How has Delia's personal experience fueled her passion to help others in the Lehigh Valley? By assisting low-income families in helping them find resources for a better way of life.
In 2013, the federal poverty threshold for a family of four was $23,624: that’s two adults and two children living on less than $24k a year. Analysts suggest that a family of four should earn twice that amount to afford basic goods and services such as electric, rent and food. According to the United States Census Bureau, over 42,000 people in Lehigh County alone are currently at poverty level. (United States Census Bureau (2013)).
What does this all mean? There are many people in the area who need help.
Community Action Committee of the Lehigh Valley, Inc. (CACLV) is a nonprofit agency that dedicates its time and resources to advocate for the people and neighborhoods of the Lehigh Valley. They are the conscience that seeks justice for people at poverty level, helping each and every individual pursue opportunities and creating neighborhoods that are economically self-sustainable.
Delia Marrero, Wescoe student, CACLV advocate and employee, has a passion for those in need. A few short years ago she was one of those people. At the young age of 19, Delia was a single parent to two little ones and on welfare. Wanting a better life with more opportunity, in 2005 Delia enrolled at Northampton Community College (NCC) after conversing with a caseworker at the Department of Public Welfare (DPW). It was suggested that she look into New Choices, a program that provides free classes for individuals in a transitional period, such as single parents, displaced homemakers and dislocated workers. The program includes career development, computer classes and training.
It was during this time Delia met Maryann Haytmanek, director of the New Choices program and soon to be Mentor. “It was clear to me that Delia was very bright,” says Maryann. “She caught on to all topics that we discussed quickly. She had a developed insight into the human condition and even with the challenges associated with being a single parent, she had a strong desire to finish college.”
Delia’s curiosity led her to research welfare and government regulations related to post-secondary education attendance and eventually she became more interested in policy discussions and decisions regarding regulations that affect low-income families. “We jumped at the chance to have Delia work as our Student Assistant, first as a work/study student and then as a part-time staff member who served as our office assistant,” says Maryann. “Not only did she perform her clerical duties but she was also an excellent mentor for new students who became part of our KEYS program.”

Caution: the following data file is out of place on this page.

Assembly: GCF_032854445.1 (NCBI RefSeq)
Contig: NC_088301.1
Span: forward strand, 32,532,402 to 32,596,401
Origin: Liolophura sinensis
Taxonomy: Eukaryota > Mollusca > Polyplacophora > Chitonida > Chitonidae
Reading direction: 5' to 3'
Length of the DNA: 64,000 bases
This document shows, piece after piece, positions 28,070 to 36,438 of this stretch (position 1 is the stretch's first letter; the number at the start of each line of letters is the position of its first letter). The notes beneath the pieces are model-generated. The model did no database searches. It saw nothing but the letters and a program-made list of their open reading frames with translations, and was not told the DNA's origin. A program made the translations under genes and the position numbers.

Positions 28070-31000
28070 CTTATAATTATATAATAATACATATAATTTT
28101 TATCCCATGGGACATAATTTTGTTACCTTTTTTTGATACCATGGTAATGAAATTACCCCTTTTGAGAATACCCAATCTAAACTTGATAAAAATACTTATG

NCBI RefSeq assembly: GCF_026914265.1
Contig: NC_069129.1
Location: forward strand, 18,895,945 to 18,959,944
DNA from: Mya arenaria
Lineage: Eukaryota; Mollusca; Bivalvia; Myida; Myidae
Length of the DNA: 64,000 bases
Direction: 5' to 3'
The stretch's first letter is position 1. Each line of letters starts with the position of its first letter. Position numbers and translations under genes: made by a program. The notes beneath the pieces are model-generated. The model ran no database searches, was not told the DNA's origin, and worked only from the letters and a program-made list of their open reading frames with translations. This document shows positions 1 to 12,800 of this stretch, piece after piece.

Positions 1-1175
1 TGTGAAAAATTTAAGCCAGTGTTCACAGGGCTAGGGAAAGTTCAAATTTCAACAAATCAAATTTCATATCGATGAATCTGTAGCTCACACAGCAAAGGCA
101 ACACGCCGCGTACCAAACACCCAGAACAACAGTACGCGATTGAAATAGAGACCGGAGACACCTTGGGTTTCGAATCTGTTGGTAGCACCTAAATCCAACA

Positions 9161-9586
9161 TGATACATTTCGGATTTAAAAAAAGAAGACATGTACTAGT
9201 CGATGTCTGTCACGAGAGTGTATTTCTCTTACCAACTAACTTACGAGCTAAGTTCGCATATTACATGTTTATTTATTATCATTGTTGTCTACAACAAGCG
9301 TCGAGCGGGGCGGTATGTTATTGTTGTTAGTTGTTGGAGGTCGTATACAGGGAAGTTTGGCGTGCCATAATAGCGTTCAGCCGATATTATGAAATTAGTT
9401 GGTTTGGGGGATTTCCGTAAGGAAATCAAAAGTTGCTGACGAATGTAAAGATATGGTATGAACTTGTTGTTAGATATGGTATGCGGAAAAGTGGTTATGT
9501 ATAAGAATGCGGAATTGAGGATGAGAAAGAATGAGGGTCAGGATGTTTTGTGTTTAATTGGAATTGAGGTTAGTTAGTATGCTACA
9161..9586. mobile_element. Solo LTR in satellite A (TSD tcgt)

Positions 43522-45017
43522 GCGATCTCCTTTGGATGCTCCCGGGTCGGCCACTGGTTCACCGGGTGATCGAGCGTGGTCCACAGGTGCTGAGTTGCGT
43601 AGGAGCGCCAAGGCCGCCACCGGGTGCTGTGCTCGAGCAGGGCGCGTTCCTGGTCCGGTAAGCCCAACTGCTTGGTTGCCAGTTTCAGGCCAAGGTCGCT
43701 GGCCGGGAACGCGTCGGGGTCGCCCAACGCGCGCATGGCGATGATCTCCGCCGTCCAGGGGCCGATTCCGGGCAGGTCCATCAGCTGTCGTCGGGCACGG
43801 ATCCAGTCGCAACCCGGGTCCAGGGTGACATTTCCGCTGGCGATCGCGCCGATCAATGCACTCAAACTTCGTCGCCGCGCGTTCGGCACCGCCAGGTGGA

Delia worked hard to secure scholarships for her education, which is a tribute to her academic excellence and determination. “We share her successes regularly with our participants,” says Maryann. In addition to taking classes, raising her family, and working at NCC, Delia also became one of the first participants to graduate from the newly established KEYS program (Pennsylvania Keystone Education Yields Success). The KEYS program assists parents who receive Supplemental Nutrition Assistance Program (SNAP) benefits, formerly Food Stamps, Temporary Assistance for Needy Families (TANF) benefits, and are in a certificate or degree program at one of Pennsylvania's 14 community colleges. KEYS began as a response to growing research that people who earn a certificate or degree are better able to find jobs with family-sustaining wages, benefits, and opportunities for advancement. According to CLASP (www.CLASP.org), an organization that develops and promotes new ideas and directly assists government and advocates successful strategies that deliver results for all people, data shows the average hourly salary of KEYS graduates is $14.77/hour compared to under $8/hour for current participants in other DPW programs.
In 2009 Delia graduated from NCC with a degree in paralegal studies. She continued to work at NCC, and in 2013 she enrolled at the Wescoe School to begin work on a bachelor’s degree. Delia is currently an English major, with minors in history and political science. Her passion is working with low-income families, helping them find resources and encouraging them to better themselves. Her position at CACLV is Weatherization Representative.
Weatherization provides low-income clients with energy-reducing options for free. This ultimately helps clients to keep their energy bills low by keeping their homes warm in the winter and cool in the summer.
Delia’s career goal is to continue working with low-income families as she has found her calling in the non-profit sector. She wants to make a difference and help others as she was once helped. “I have learned that things don’t always work out like you plan. My only goal now is help others in need,” says Delia.
For more information about the Wescoe School of Muhlenberg College, please email email@example.com or call 484-664-3300.